The ridiculousness and flawed logic of it all, was only made completely clear to me after I moved from Memphis to Chicago. Here, you're considered lucky if you find parking 5 blocks away. So are people up in arms? Not really, my new neighborhood is thriving.
Chicagoans use the morning walk to the car as an opportunity to explore the neighborhood, meet neighbors, to excercise, and to engage with community members of all walks of life.
And the streets in my neighborhood are extremely vibrant, the community is less crime ridden, more culturally/ethnically/economically diverse, and there are a lot less vacant homes and storefronts as a result.
And this isn't something unique to Chicago, I've witnessed the same thing during my stays in Nashville, Portland, Savannah, DC, Seattle, San Francisco, New York, & Austin, as well.
I usually don't care much about this kind of stuff, but there is so much misinformation being posted, I had to chime in.
People clearly don't understand the context of the Second Amendment. It was NOT written to ensure hunters could always hunt or ensure wingnuts could arm themselves to the hilt for the rise of "New World Order reptillians"; it was written to ensure that citizens always had the means to overthrow their own government should it start exhibiting oppressive tendencies and also to expel any foreign invaders.
And I, for one, am not sure how we'd ever defend ourselves against future fascist leaders of the most advanced military nation in the world or expel an army of invaders with a bunch of tiny handguns and low-powered rifles...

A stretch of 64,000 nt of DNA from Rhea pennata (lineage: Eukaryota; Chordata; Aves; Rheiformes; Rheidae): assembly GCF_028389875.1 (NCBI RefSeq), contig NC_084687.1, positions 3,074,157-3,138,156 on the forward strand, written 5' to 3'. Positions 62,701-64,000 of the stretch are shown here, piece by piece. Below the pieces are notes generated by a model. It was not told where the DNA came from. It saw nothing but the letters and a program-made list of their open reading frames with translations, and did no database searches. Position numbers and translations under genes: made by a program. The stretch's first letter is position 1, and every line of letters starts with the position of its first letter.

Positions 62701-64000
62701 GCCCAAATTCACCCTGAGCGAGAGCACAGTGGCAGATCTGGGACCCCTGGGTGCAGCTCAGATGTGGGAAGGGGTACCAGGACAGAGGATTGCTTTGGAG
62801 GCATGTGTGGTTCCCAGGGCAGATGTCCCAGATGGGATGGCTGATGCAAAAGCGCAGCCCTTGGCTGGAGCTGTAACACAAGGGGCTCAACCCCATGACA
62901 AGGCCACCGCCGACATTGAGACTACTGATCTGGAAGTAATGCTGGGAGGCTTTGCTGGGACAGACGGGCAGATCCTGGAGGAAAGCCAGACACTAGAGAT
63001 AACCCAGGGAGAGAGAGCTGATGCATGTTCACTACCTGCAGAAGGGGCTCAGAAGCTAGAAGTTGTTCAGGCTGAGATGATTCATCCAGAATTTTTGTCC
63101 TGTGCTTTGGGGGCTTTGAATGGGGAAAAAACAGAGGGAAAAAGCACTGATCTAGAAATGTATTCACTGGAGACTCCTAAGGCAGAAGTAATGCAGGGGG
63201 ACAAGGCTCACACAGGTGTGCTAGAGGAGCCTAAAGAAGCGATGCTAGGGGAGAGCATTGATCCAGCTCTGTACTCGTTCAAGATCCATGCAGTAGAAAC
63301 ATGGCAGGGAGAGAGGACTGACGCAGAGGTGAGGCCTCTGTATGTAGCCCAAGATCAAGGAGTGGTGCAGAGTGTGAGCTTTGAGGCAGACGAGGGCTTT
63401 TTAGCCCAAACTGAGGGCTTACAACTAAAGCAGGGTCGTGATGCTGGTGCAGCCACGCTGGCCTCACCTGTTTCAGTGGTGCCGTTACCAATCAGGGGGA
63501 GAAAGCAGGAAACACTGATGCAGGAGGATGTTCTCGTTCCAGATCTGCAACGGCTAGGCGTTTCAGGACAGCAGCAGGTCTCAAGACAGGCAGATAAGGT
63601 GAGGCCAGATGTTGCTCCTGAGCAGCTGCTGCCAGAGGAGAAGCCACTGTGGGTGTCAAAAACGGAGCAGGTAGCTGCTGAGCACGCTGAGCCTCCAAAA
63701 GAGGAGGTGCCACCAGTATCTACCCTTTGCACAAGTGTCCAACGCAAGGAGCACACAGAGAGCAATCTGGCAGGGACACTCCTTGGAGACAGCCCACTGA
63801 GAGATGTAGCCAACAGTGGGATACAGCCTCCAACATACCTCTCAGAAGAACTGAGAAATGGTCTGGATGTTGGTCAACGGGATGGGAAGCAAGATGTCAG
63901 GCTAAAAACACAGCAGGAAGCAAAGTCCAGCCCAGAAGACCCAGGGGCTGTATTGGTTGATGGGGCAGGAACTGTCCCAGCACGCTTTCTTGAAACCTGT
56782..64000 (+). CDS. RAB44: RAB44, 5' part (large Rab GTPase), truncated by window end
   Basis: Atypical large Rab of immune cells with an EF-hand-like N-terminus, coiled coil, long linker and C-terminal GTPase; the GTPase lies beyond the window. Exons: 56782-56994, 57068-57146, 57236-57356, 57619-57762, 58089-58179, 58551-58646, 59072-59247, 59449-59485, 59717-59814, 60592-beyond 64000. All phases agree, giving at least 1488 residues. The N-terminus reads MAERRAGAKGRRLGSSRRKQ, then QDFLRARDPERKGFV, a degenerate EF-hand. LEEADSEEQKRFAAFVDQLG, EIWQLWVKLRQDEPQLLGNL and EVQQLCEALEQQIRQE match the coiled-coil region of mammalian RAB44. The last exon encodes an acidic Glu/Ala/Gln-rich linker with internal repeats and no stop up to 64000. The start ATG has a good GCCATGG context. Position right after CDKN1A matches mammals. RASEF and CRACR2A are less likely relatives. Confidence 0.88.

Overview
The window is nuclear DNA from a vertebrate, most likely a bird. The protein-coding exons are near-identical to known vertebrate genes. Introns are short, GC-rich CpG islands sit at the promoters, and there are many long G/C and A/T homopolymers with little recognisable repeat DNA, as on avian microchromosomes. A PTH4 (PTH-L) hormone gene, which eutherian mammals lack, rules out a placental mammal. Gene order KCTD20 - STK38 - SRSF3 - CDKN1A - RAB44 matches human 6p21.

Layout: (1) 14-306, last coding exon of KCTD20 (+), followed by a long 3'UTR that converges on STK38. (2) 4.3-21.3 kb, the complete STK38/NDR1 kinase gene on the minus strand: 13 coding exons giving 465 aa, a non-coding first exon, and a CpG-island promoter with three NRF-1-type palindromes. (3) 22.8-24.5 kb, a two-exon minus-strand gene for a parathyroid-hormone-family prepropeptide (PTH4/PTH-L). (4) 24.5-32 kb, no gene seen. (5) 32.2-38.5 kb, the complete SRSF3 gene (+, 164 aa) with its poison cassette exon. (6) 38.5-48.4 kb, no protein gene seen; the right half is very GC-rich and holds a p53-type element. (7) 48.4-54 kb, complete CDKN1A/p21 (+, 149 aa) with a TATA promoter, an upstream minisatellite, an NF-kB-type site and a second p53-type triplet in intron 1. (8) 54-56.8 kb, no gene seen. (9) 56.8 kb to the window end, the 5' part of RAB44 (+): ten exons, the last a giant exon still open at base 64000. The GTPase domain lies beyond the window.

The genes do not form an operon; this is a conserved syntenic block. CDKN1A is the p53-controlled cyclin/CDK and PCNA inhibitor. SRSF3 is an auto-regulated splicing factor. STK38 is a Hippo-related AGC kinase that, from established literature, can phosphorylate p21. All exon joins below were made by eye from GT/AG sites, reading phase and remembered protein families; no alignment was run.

While the idea of overthrowing or challenging a fascist government, by any means other than holding up a peace sign and using a canvas shopping bag is a ludicrous concept to most American leftists today, that is primarily because they are uneducated on their own history. It's as if most people think leftism is just something that started 60s with bellbottom jeans and peace signs and that armed resistance against government was a concept started by crazy right-wing racists during the Civil War.
It didn't and it wasn't. Our own version of democracy (for all its flaws), came about through armed uprisings by leftists in Europe against the system of monarchy, which they believed allocated power and resources unfairly. And prior to that, it was the serfs challenging the unequal system of fuedalism, which they had a felt allocated resources and wealth unfairly. Since then, from Nat Turner to the Jews in the Warsaw Ghetto, leftists have utilized guns and other weaponry in all sorts of ways to ultimately end oppression, and create a better world.
While it might be convenient to scapegoat guns, the cause of violence is actually broader systemic problems --such as class divisions, racism, social alienation, and oppressive domestic/foreign policy. Analyze any gunman and you'll immediately find this to be the case. But rather than undergoing the pain-taking, self-analyzing task of transforming social conditions, we pretend the problem can simply be outlawed out of existence.
The mentality behind banning violence through guns, is the same mentality behind banning ideology through books. And neither of them work, because as much as you might try, you can't ban an idea out of existence. Violence still exists without guns, just ideologies still exist without books.
And speaking of crime;
Why is it that when rich folks steal an entire neighborhood from poor folks and retrofit it for their own uses, they are mythologized by the media as heroes and visionaries, but, when a poor person robs a gas station to survive because there are no job opportunities available to them, they are demonized by the media as the scum of the earth, worthy only of prison time?
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By Louis Goggans